A Unison question on Unix&Linux got no good answer but a comment that IPKG is abandoned, you should consider installing Entware. The ipkg Wikipedia page agrees:

ipkg is a discontinued lightweight package management system designed for embedded devices that resembles Debian's dpkg. It was used in the Unslung operating system for the Linksys NSLU2 (Optware), in OpenWrt, Openmoko, webOS, Gumstix, the iPAQ, QNAP NAS appliances and elsewhere; as of early 2017 it can still be used for the Synology NAS appliances and in the LuneOS operating system (although opkg is an increasingly common replacement). [...] Many projects which formerly used ipkg have adopted the ipkg fork opkg as the replacement.

I saw a Synology Wiki page about a Debian chroot on Synology that would allow installing *.deb packages (assuming someone has packaged Ocaml (or even Unison) for that ARM architecture. Unfortunately, a Synology forum post mentions that the Debian chroot package doesn't exist any longer (for DSM 6.2) due to stability issues. Bummer.

For QNAP (a competitor NAS, also ARM-based), someone reported success for TS-420 (Arm), QTS 4.3.3, OCaml 4.06.1, and Unison 2.51.2, so it's not a completely lost cause. I won't switch my NAS just for that, though.

Unison 2.27 + Ocaml 3.12

So, let's fall back to an older Unison version; I'd downgraded Unison to 2.27 for a long time as that was the latest version on NSLU2. Unfortunately, that leads me straight into another build error:

$ make UISTYLE=text NATIVE=false
ocamlc -o src/mkProjectInfo src/mkProjectInfo.ml
src/mkProjectInfo > src/Makefile.ProjectInfo
Fatal error: exception Scanf.Scan_failure("scanf: bad input at char number 4: ``looking for ':', found '$'''")

I found this reported as issue #103 with a simple fix:

--- src/mkProjectInfo.ml.orig   2020-11-20 22:03:07.902480634 +0100
+++ src/mkProjectInfo.ml        2020-11-20 21:46:08.268220864 +0100
@@ -42,7 +42,7 @@
(* ---------------------------------------------------------------------- *)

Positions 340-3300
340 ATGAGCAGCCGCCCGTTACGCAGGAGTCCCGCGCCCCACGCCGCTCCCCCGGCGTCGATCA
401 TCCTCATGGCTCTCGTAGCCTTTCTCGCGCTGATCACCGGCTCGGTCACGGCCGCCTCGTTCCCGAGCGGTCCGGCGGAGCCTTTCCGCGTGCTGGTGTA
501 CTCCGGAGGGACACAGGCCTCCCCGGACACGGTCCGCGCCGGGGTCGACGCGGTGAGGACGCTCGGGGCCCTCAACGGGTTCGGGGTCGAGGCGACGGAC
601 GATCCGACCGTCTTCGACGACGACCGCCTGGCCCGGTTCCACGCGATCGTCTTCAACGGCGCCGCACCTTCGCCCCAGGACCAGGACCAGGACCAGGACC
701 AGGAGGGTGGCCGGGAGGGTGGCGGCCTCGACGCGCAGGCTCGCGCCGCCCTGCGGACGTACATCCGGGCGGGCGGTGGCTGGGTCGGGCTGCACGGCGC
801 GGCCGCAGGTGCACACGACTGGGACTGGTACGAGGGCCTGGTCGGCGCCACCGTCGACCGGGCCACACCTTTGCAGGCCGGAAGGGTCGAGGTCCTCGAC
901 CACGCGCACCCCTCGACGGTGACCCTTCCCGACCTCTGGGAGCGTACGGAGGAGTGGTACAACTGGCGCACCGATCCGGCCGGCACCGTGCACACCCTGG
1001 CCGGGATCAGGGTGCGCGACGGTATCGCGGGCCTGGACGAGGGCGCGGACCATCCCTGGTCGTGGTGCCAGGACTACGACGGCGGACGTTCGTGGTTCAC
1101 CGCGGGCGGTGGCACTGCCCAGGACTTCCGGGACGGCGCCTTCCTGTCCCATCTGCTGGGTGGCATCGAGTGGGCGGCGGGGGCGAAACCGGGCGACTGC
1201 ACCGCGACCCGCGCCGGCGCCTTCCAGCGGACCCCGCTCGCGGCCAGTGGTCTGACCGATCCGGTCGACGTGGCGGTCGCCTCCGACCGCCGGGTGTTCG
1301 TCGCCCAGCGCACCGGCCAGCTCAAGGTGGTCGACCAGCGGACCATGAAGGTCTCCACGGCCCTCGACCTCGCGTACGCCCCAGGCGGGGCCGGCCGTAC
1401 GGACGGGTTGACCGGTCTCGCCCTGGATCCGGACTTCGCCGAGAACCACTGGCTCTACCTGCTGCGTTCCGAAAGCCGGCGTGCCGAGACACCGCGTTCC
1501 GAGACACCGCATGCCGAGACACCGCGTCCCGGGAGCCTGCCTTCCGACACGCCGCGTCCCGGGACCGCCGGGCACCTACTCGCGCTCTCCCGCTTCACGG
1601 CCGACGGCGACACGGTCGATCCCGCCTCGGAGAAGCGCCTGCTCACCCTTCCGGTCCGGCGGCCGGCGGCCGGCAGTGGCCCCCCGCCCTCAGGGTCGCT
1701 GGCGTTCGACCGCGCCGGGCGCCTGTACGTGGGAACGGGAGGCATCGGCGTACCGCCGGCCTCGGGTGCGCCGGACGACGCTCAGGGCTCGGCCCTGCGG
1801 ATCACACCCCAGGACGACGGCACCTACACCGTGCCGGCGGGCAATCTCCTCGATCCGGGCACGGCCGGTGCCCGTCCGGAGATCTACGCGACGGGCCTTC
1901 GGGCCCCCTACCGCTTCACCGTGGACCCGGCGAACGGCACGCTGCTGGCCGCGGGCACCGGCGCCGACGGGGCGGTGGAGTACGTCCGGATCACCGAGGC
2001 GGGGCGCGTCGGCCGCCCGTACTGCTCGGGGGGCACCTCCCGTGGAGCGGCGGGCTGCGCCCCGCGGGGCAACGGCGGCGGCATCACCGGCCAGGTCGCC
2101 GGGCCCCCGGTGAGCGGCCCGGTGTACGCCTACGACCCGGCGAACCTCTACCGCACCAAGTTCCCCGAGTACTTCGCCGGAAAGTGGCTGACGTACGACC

(* You shouldn't need to edit below. *)

-let revisionString = "$Rev$";;
+let revisionString = "$Rev: 600$";;
let revision = Scanf.sscanf revisionString "$Rev: %d " (fun x -> x);;
let pointVersion = revision - pointVersionOrigin;;
Error: The implementation /volume1/homes/inkarkat/swdev/unison/unison-2.27/src/update.ml
does not match the interface update.cmi:
Modules do not match:
[...]
Makefile.OCaml:354: recipe for target 'update.cmo' failed
make[1]: *** [update.cmo] Error 2 

This error was reported at StackOverflow and also has a trivial fix:

--- src/update.mli.orig 2020-11-20 22:03:27.952766621 +0100
+++ src/update.mli      2020-11-20 21:48:27.070118409 +0100
@@ -1,7 +1,7 @@
(* Unison file synchronizer: src/update.mli *)
(* Copyright 1999-2007 (see COPYING for details) *)

-module NameMap : Map.S with type key = Name.t
+module NameMap : MyMap.S with type key = Name.t

After that, compilation succeeds and the old version works fine (with a corresponding old client on Ubuntu). Unfortunately, the need to downgrade the Unison package to a version that was long thrown out of modern distributions (but fortunately old packages still work, even on Ubuntu 20.04) is certainly not optimal.

I'm keeping that old Unison version just on my main notebook (fortunately, it can easily be installed in parallel to the distribution's default version; this is highly needed as Unison is so choosy with regards to the proper server version), and use my NAS as a secondary backup repository only. My main repository is on a small virtual cloud server (running Ubuntu 18.04 x64, so no trouble with obtaining the Unison package there); this also has the benefit that I can do syncs from any Internet location (e.g. at work), not just within my home network.

Had I known about all of the problems beforehand, I would not have bothered at all. I couldn't imagine that it would be so difficult; I figured at least an outdated Unison package could be installed via package management.

commentary

A bit of research revealed many requests for updated Entware packages:

I know that this is a community effort of unpaid volunteers, so it's hard to complain. Most customers of the NAS vendors probably don't tinker that deeply with the system, and just use the vendor's software for the basic functions, so there's little inclination for vendors to support these efforts, neither. It's a bit of a Catch-22: As long as open source software is so difficult to install, only a few persistent nerds will manage to do it. And without widespread use, the potential base for volunteers (building packages, documenting, testing) is too small.

Ingo Karkat, 22-Nov-2020